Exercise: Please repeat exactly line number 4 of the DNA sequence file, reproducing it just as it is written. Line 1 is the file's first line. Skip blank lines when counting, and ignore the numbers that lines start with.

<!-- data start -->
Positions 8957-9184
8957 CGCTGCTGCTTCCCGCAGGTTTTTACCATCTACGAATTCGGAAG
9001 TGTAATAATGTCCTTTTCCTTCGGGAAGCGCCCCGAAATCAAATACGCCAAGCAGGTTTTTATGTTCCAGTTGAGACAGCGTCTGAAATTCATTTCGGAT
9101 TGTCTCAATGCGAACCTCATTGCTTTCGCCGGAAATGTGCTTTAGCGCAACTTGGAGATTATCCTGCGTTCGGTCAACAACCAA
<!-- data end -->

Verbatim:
9101 TGTCTCAATGCGAACCTCATTGCTTTCGCCGGAAATGTGCTTTAGCGCAACTTGGAGATTATCCTGCGTTCGGTCAACAACCAA